On the Road to Diagon Alley: How will Harry Potter and the Escape from Gringotts differ from Spider-Man and Transformers?
Published: February 13, 2014 at 11:02 AM
Universal's Amazing Adventure of Spider-Man, Transformers: The Ride 3D and Harry Potter and the Escape from Gringotts each features motion-base vehicles traveling on a track through a show building, while riders view 3D film scenes on screens built into practical scenery on the ride. So what will make Gringotts a substantially different experience from the other two?
We won't know for sure how Harry Potter and the Escape from Gringotts compares with other popular theme park attractions until we've had the chance to ride it. But Harry Potter isn't Transformers, or even Spider-Man. As popular as both those franchises have been over the years, neither has elicited the love from its fans as Harry Potter has. Nor has either appealed to as broad a collection of fans around the world. Theme matters. (Just ask a Disney theme park fan if s/he would rather see a Star Wars Land or an Avatar Land!)
Of course, theme alone can't elevate a ride to a beloved classic. Thanks to the Christopher Nolan trilogy, the Batman franchise ranks among the most popular in film history, measured by gross box office revenue. But Six Flags' effort to bring Nolan's version of Batman to its theme parks — the Dark Knight Coaster — has languished among the worst-reviewed rides in the world by Theme Park Insider readers ever since it opened.
Ultimately, the combination of narrative and experience determines how the public will react to a theme park attraction, for good or bad. We've described the narrative of Harry Potter and the Escape from Gringotts, and although it retains the "something goes terribly wrong, but then the hero saves us" trope that defines so many theme park rides, Gringotts offers a unique moment at its climax that differs substantially from the finale of both Spider-Man and Transformers.
On both those other rides, our adventure concludes with a fall from great height. We're dragged or thrown toward the top of the cityscape, then tossed off the building toward our demise below. But the hero captures us at the last moment, breaking our fall and saving our lives.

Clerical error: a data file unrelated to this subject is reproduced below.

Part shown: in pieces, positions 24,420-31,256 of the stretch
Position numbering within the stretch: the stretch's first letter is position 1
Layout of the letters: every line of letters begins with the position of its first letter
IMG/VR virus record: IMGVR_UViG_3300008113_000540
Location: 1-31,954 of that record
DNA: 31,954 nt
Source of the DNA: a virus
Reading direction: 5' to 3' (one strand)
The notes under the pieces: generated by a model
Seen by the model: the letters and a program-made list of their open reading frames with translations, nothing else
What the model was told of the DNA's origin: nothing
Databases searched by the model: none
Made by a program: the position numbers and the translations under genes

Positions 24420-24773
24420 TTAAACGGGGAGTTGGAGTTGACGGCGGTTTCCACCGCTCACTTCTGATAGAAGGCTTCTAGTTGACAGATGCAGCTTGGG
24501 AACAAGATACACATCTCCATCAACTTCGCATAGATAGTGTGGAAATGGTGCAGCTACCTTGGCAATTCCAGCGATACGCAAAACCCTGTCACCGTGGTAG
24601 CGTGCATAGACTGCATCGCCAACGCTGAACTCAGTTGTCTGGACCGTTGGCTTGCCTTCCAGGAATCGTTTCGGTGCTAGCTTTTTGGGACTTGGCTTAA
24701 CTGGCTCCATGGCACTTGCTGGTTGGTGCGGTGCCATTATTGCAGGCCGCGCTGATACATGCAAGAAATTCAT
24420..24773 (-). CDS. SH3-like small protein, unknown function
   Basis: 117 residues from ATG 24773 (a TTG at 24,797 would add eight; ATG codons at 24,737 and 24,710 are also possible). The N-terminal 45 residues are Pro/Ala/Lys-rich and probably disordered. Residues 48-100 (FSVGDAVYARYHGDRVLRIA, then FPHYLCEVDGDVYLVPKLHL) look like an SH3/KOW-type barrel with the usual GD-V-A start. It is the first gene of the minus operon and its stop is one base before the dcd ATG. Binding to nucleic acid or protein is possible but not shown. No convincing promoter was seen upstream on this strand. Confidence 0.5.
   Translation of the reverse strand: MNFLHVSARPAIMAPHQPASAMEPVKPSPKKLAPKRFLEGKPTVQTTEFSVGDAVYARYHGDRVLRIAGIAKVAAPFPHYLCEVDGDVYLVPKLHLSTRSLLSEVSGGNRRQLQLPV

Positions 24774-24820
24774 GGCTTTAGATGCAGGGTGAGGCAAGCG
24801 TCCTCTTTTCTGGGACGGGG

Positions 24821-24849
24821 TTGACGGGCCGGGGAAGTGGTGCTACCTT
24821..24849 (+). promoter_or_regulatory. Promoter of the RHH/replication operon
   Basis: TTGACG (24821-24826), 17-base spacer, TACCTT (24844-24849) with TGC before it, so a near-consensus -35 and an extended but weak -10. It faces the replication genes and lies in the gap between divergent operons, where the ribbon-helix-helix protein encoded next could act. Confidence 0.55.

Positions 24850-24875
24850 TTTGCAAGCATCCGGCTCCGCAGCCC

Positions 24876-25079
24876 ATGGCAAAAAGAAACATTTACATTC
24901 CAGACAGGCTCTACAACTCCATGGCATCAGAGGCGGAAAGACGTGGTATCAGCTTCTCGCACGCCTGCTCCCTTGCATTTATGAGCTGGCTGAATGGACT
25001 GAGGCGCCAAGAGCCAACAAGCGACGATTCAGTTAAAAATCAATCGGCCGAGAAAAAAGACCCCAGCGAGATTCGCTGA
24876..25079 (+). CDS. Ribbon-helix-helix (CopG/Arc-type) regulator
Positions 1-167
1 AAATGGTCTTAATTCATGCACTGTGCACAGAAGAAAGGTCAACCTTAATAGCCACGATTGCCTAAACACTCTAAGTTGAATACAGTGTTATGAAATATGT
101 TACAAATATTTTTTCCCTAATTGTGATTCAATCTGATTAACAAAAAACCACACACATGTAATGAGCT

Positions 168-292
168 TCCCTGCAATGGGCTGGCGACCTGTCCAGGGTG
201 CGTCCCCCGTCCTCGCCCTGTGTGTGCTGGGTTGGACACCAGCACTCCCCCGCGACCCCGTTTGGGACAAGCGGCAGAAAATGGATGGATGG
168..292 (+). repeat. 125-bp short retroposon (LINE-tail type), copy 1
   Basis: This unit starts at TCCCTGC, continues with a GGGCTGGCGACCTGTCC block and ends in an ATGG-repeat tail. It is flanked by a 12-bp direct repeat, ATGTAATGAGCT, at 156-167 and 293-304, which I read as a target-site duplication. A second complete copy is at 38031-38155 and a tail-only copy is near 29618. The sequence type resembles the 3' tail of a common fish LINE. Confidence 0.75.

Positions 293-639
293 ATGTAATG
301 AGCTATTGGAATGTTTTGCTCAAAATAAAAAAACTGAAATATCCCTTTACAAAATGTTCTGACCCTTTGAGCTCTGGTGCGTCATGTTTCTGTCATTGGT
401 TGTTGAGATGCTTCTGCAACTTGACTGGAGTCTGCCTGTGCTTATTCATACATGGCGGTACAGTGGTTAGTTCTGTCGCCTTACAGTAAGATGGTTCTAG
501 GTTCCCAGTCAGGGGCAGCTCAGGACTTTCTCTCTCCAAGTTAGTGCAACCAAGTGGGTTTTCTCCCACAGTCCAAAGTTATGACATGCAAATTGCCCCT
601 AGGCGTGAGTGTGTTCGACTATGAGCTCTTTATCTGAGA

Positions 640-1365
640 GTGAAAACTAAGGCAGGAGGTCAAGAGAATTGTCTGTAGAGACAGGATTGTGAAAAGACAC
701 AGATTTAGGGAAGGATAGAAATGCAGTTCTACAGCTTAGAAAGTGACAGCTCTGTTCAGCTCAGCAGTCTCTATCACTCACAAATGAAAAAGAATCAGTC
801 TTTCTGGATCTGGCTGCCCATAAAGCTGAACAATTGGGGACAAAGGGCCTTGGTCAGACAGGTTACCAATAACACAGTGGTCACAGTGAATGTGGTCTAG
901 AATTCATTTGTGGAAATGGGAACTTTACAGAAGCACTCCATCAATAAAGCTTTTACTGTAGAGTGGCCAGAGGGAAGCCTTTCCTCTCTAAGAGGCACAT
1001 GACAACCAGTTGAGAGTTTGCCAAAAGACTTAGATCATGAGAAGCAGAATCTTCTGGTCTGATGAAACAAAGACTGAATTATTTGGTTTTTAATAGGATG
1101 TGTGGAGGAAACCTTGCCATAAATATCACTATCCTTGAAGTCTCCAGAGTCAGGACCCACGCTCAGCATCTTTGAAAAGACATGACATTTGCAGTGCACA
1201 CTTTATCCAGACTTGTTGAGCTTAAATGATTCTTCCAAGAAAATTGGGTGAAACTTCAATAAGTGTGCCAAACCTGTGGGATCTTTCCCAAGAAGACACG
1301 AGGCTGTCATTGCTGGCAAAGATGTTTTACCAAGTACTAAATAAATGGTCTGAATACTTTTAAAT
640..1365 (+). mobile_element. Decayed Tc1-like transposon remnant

On Harry Potter and the Escape from Gringotts, we also will experience a "falling moment." But that will happen earlier in the narrative, when trolls attack our vehicle and knock it deeper into the caverns. In the ride's finale, we won't fall farther. Instead, Harry Potter will throw a chain to our coaster car and drag us up out of the caverns and on to safety.
Nor will this moment be simply a motion base effect, visually amplified by the surrounding film screens. In the finale of the Gringotts ride, our coaster car will launch up a track incline as the 3D/360-degree film shows the caverns falling away behind us and a section of the screen pulls away to reveal the tunnel through which we will return to the ride's load station. The combination of visual effects and physical sensation should help further amplify the feeling of taking flight.
It's that difference between falling and rising that distinguishes Gringotts. Think about falling, and you're probably imagining some bad things: a loss of control, despair, hopelessness, peril. But when you think about rising or flying, your emotional associations likely are much more positive: overcoming, joy, hope, triumph.
Sure, on Spider-Man and Transformers, we're saved from the fall and feel that moment of gratitude that we've come through. But on Gringotts, we're going to fly out of the climatic battle and soar. How much more satisfying might that feel?